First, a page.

An Invasive Touch Left Me Hating My Blindness. This Helped Me Heal.
The first friend I made in college turned out not to be a friend at all. Though his invasive touches didn’t leave a scratch on my skin, his betrayal of my trust was devastating. I couldn’t help but think that my inability to see had made me vulnerable, and for the first time in my life I began to hate my blindness.
The only lifeline I had at school was my a cappella group. But it was only November, they were acquaintances, not friends, and I couldn’t bring myself to tell them what had happened. I worried they would perceive me as immature, melodramatic and incapable of coping.
Much to their credit, the group intuitively learned never to playfully bear-hug me from behind or leave me stranded in unfamiliar spaces. They kept me close in noisy venues, looked out for me at parties and allocated more time and consideration when teaching me choreography. They were sensitive to the fact that, though I was typically affectionate and hands-on, there were exceptions. Abrupt contact sometimes alarmed me. Occasionally, and seemingly without reason, I shied away from their touches. Jostling crowds and small, cramped spaces made me nervous. I tended to panic when people I didn’t know invaded my space, something which, as a blind person who looked more like a young teenager than a college student, happened often.
By sophomore year, my a cappella compatriots and I, particularly our senior director, Andrea, had all become good friends. I began to feel at ease in my skin again, knowing that my well-being mattered to them.
Still, every so often, an unexpected trigger knocked me back a step.
The girls voted on a sundress for a cappella competition: skimpy, low-cut, spaghetti-strapped. For the past year, I’d managed to avoid wearing clothes that were even slightly revealing. Blindness had a disconcerting way of making me feel as though everyone was staring at me. The thought of being onstage, wearing so little and feeling so much, was terrifying. But I couldn’t voice my fears.
During dress rehearsal, several of the girls, doubtless picking up on my anxiety, loudly complimented my figure and whispered that the boys were ogling. Their well-meaning intervention only exacerbated my discomfort. By the end of the night, I was miserably overwhelmed.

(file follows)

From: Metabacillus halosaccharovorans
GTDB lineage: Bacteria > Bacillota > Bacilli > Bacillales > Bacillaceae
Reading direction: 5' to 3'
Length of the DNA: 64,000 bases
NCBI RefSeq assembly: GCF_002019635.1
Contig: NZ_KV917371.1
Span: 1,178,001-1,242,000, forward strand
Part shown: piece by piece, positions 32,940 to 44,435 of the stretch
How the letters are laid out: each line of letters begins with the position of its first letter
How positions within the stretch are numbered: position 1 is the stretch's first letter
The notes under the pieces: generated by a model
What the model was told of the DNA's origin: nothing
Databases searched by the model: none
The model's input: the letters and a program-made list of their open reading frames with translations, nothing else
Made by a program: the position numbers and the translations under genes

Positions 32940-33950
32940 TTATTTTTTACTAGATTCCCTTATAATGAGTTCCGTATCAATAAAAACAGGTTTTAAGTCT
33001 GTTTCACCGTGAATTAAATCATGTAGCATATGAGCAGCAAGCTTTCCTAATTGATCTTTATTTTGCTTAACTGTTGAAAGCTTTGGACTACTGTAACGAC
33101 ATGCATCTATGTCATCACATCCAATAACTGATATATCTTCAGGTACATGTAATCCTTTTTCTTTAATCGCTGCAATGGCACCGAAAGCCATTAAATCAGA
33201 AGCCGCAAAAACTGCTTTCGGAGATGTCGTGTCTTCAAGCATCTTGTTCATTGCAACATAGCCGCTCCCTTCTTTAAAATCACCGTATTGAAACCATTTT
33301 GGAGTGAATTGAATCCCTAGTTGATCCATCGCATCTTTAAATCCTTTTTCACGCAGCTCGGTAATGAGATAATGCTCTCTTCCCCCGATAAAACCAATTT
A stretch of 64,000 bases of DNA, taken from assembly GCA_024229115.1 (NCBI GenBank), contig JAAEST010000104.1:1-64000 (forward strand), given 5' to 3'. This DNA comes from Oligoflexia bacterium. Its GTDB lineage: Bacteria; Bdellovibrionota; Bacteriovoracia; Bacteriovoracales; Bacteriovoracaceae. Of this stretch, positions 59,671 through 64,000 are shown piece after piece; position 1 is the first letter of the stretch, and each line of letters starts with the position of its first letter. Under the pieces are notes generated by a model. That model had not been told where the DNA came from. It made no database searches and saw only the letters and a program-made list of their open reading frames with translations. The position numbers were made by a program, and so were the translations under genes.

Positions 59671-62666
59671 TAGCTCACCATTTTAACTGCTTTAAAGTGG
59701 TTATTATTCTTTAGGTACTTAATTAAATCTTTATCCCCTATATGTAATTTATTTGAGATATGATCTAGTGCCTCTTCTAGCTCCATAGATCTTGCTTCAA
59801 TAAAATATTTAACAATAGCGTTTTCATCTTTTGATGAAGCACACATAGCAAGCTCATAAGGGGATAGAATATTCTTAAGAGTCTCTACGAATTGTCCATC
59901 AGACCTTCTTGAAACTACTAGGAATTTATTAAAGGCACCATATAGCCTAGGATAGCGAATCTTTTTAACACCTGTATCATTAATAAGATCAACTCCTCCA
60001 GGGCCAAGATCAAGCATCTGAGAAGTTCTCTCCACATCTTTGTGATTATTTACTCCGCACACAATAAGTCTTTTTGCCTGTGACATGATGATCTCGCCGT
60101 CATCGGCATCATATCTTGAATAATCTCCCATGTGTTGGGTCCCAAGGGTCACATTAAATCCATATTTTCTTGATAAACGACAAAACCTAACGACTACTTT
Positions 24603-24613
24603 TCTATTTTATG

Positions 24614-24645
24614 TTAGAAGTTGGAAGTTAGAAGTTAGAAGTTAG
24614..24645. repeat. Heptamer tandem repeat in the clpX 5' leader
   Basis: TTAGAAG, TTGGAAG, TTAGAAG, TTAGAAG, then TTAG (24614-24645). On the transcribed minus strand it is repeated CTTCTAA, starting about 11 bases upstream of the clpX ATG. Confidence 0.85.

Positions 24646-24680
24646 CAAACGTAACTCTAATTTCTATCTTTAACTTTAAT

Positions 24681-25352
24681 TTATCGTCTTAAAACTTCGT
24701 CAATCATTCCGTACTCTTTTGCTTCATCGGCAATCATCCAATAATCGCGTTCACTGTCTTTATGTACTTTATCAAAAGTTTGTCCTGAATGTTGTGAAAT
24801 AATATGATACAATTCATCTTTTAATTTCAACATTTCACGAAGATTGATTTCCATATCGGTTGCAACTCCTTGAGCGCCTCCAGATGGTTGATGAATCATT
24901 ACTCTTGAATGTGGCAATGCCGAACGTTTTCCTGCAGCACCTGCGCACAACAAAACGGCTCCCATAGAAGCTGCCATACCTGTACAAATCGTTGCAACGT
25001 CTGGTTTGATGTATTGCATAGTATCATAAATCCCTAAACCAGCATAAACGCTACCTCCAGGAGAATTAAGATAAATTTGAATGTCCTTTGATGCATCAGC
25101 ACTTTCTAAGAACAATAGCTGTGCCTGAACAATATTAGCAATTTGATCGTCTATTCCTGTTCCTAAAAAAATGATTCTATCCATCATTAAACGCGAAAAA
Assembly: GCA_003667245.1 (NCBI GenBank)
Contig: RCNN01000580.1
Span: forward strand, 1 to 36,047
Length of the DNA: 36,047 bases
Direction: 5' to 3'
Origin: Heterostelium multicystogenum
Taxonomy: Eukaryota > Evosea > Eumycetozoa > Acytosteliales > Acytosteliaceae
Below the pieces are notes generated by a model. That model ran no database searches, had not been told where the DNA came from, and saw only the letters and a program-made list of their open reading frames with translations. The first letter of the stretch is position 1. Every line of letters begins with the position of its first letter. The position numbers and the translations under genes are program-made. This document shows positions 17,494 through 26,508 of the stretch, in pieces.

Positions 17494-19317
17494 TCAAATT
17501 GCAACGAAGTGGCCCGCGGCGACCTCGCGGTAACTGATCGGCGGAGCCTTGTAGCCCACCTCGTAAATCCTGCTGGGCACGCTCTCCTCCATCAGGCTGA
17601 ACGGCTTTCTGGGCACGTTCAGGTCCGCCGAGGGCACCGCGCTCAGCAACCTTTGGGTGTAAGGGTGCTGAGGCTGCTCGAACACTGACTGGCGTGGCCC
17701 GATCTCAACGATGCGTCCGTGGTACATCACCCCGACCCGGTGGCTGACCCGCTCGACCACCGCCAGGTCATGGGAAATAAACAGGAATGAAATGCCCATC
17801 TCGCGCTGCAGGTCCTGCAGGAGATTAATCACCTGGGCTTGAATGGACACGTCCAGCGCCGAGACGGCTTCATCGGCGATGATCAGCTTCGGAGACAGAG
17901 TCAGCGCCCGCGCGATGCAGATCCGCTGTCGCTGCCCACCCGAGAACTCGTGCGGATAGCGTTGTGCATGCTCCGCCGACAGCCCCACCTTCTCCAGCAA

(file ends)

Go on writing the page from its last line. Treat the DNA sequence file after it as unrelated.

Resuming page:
As my fellow singers left in a spirited group, Andrea held me back. “This dress is really bothering you, isn’t it?” Draping her well-worn hoodie around my shoulders, she took my hand to guide me. “Let’s see what we can do.”
At her apartment, Andrea dished up a plate of chicken and pasta for me before sitting down with my dress and her sewing kit. She adjusted the spaghetti straps so the dress would sit higher, then closed the gap in front. Knowing that Andrea acknowledged my struggle and cared enough to remedy it comforted me as much as the altered dress.
While Andrea set out a tub of ice cream to thaw, I changed into one of her button-up flannel shirts and a pair of her sweats. Though I hadn’t planned to, I found myself confiding in her about what had happened freshman year, why I sometimes flinched and froze and acted out-of-sorts and how certain things, like the dress and the girls’ teasing comments, could bring everything back.
“Why didn’t you tell me?” Her tone was concerned, not at all accusatory.
“You hardly knew me when it happened. I was still the little blind freshman. I didn’t want anyone to feel sorry for me.”
“It’s not like that. I’m just mad, as your friend, that something bad and unfair happened to you.”
We were lying on her bed, side by side on our stomachs, not touching. Maybe she knew that, if she held me, her tenderness and compassion would almost certainly make me cry.
“I want to punch him in the mouth,” Andrea seethed.
I laughed. “You can’t protect me forever.”
“I want to, though.” There was no humor in her reply, only sincerity. She did touch me then, her hand running gently up and down my back. “None of us would ever let anyone hurt you. We’d kill them first.”
I nodded. I’d clung to that truth for over a year, leaning into its safety whenever I felt afraid or alone. Nonetheless, Andrea’s reassurance filled me with a deeper sense of security. She and the others would look out for me when I felt unable to look out for myself, and over time they would prove, though touch had hurt me, it could also help me heal.
Grateful, I turned onto my side and reached out. Andrea drew me in close, and we both held on.
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